Licenses to carry “small arms,” or weapons that only fire irritant gas or blank cartridges, are increasing, even if overall weapons demand is slowly levelling off.
To carry these weapons in public, Germans are required to hold a small arms license, or Kleinen Waffenschein. The number of these licenses rose again in 2019, more than doubling within the last five years.
These weapons, however, can't cause any injuries unless fired from close range. Cologne police union chairman has previously said the increase is due to “a rising feeling of insecurity”, but the guns are also used for different purposes, such as setting off fireworks.
At the end 2019, a total of 664,706 certificates were registered in the National Arms Register. This is according to data the Federal Ministry of the Interior released to DPA on request.
The trend shows a clear upward trajectory. At the end of 2015, around 286,000 small arms licenses were listed in the National Arms Register. In 2016, there were 470,000; In 2017, 558,000; And, at the end of 2018, 611,000.
When are small weapons used?
Germans over 18 are eligible to apply for a small weapons license, which include non-lethal weapons that create warning signals or release irritant chemicals.
The licenses are issued by police or other local authorities. Before applicants are approved, personal background checks are conducted, looking for things like past criminal behaviour.
Even the discharge of the weapons is only approved at shooting ranges, or within narrowly-defined justifiable situations, such as necessary self-defense – which can then be subject to court review in cases of doubt.
And weapons are prohibited at public gatherings like festivals, protests or movie premiers, regardless of a valid license.
But even with these regulations, police agencies warn the carrying of non-lethal weapons may cause danger for the gun owners as well as the general public, mainly because the weapons can look deceptively real.
A police officer aims a pistol, a “Walther P99,” in Duisberg. Photo: DPA
Not just for self-protection
Police unions view the newest developments with mixed feelings. The federal chairman of the German Police Union, Heiko Teggatz, however, is not alarmed.
Since background checks occur before licenses can be issued, “it can be assumed that the weapon owner is not necessarily amongst a group that is of police interest,” he explained. “In this respect, I don't find the rise of small gun licenses unsettling from a police point of view.”
Katja Triebel, owner of a Berlin arms shop, agrees. The non-lethal weapons can also be used with different ammunition, including fireworks, she said to explain the increasing demand she sees right before New Year's Eve.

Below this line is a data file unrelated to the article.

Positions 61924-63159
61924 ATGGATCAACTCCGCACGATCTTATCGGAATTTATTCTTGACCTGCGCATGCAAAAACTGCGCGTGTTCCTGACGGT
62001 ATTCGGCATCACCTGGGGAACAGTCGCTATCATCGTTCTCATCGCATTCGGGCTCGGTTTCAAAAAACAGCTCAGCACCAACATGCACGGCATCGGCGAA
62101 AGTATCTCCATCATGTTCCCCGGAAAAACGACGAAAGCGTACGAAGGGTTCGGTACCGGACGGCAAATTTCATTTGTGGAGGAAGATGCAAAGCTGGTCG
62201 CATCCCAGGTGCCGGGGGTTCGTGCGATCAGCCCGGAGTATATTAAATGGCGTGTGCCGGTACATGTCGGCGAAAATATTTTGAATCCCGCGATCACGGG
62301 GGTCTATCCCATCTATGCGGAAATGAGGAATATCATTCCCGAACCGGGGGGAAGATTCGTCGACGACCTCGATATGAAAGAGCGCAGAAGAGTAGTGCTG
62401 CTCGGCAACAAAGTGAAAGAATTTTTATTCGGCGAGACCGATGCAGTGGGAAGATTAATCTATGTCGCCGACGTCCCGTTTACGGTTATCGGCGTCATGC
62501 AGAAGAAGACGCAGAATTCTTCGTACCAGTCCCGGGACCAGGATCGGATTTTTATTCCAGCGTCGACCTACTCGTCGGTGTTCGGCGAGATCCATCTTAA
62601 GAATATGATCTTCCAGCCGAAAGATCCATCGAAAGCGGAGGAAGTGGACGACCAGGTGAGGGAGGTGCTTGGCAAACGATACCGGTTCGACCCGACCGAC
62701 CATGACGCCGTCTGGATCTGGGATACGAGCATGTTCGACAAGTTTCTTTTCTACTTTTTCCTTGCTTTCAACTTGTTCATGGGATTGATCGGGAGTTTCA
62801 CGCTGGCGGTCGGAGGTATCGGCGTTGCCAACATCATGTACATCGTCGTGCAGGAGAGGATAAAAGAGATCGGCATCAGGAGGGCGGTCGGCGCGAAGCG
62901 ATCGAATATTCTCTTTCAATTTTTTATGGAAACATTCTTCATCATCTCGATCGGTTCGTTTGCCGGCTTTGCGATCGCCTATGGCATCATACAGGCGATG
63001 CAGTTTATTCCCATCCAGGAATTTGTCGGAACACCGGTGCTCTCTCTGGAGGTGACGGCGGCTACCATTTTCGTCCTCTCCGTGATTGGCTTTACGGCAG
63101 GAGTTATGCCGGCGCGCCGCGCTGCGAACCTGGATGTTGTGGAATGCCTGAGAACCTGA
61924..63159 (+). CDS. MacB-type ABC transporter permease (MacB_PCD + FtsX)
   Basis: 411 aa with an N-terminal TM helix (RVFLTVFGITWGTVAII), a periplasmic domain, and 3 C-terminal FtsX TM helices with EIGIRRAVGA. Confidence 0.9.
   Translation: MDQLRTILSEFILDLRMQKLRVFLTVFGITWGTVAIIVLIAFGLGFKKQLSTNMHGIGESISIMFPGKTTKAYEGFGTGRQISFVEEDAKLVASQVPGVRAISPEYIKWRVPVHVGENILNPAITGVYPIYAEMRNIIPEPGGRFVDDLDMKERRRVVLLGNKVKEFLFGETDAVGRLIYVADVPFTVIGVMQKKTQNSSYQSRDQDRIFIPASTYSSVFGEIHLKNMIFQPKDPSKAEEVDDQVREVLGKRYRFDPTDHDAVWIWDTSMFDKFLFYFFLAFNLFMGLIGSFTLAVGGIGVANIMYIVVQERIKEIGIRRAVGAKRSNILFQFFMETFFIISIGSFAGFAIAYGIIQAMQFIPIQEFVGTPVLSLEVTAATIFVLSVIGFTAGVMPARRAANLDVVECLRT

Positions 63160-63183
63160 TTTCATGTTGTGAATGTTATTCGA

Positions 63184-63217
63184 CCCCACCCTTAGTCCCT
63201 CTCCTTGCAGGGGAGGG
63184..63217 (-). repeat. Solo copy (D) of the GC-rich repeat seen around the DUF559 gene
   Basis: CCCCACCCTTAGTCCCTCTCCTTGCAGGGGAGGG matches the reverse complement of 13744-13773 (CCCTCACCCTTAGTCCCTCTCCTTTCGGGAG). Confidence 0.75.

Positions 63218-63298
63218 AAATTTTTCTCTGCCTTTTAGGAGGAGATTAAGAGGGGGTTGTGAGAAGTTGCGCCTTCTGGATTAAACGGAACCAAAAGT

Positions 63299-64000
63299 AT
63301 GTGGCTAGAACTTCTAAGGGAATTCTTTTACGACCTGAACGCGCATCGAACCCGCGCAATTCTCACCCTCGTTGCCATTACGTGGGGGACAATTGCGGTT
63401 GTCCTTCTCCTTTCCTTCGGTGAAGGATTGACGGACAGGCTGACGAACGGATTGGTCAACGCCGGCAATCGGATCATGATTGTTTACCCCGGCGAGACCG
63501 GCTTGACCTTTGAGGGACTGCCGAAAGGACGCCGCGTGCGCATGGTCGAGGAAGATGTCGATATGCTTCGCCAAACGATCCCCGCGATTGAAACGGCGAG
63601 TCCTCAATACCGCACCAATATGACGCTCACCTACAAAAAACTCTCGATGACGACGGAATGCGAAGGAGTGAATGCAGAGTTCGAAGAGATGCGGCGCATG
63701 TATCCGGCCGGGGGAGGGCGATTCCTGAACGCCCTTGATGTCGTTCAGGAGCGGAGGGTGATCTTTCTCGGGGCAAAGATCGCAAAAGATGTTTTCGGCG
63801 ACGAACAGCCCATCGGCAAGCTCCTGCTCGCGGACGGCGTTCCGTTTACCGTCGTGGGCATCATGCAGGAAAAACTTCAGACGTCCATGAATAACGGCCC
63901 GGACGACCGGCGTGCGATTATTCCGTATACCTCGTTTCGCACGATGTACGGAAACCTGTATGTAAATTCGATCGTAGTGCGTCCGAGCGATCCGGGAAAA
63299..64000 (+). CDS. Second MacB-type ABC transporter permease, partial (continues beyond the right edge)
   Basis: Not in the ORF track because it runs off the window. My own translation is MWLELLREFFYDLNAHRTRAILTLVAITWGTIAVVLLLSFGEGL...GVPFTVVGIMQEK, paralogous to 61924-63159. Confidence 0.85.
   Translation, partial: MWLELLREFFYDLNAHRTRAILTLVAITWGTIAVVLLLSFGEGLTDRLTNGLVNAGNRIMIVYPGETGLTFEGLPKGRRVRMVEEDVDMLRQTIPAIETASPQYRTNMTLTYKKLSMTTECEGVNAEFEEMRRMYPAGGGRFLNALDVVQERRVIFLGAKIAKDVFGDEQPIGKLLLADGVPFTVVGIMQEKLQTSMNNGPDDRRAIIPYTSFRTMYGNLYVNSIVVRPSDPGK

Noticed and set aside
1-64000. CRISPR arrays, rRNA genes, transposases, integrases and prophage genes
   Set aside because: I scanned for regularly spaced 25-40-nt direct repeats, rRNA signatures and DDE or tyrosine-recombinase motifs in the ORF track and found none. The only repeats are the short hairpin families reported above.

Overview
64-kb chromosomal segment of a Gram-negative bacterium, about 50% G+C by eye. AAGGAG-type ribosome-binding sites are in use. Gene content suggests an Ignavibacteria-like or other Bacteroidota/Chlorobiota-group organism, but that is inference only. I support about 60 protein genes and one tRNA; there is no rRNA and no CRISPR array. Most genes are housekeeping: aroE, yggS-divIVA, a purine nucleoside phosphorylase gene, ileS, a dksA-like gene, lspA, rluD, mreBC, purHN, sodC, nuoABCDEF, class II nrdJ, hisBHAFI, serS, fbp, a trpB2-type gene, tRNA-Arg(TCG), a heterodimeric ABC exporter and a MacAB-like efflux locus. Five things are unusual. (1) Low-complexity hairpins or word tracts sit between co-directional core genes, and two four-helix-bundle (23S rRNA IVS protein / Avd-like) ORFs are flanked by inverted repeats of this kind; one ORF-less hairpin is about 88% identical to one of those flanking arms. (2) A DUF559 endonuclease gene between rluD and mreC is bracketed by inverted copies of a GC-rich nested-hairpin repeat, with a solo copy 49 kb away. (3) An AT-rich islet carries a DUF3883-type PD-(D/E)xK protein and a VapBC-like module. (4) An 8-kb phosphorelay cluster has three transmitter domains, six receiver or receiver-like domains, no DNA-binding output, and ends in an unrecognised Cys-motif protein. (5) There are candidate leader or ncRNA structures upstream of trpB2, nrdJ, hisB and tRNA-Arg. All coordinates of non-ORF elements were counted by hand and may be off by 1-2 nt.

“The sales are about New Year's Eve fireworks, not self-protection,” she said. Firing pyro ammunition is prohibited in public spaces, but is allowed in enclosed areas such as shooting ranges for those carrying small weapon licenses.
Jörg Radek, the deputy federal president of the Police Union, on the other hand, is skeptical, saying he “doubts whether self-armament is the right way to improve security.”
He believes this is because small weapons users risk escalating dangerous situations.
“Whoever enters an armed conflict increases the risk to himself,” he explained. Additionally, he pointed out Germany's upcoming police shortage, which could result in less officers able to deal with arising crime.
He warned that by 2025, retirement would create 55,000 vacancies in the federal and state police agencies.
Tense gun debate
Recent shootings have left Germany on edge concerning all forms of gun regulation.
Incidents include an attack in February where a shooter with anti-immigrant motives shot victims outside two Shisha bars in the city of Hanau. The man reportedly held valid licenses on all of his firearms.
And in October 2019, an attacker attempted to force his way into a Synagogue in the city of Halle. After failing to infiltrate the Yom Kippur festivities, he killed two passers-by before fleeing the scene. He utilized homemade firearms and explosives in his attack.
The assassination of pro-migrant politician Walter Lübcke earlier in 2019 year has also played a role in raising concerns about guns in the hands of extremists.
Germany's comprehensive and extensive regulation has been undermined in part because official agencies fail to keep track of their own stock, according to Welt am Sonntag.
In February 2020, the German newspaper reported that over 100 weapons have disappeared from various security agencies in Germany over the past decade.
One of the weapons, a submachine gun, was discovered in the home of police officer who was also involved in a far-right chat group.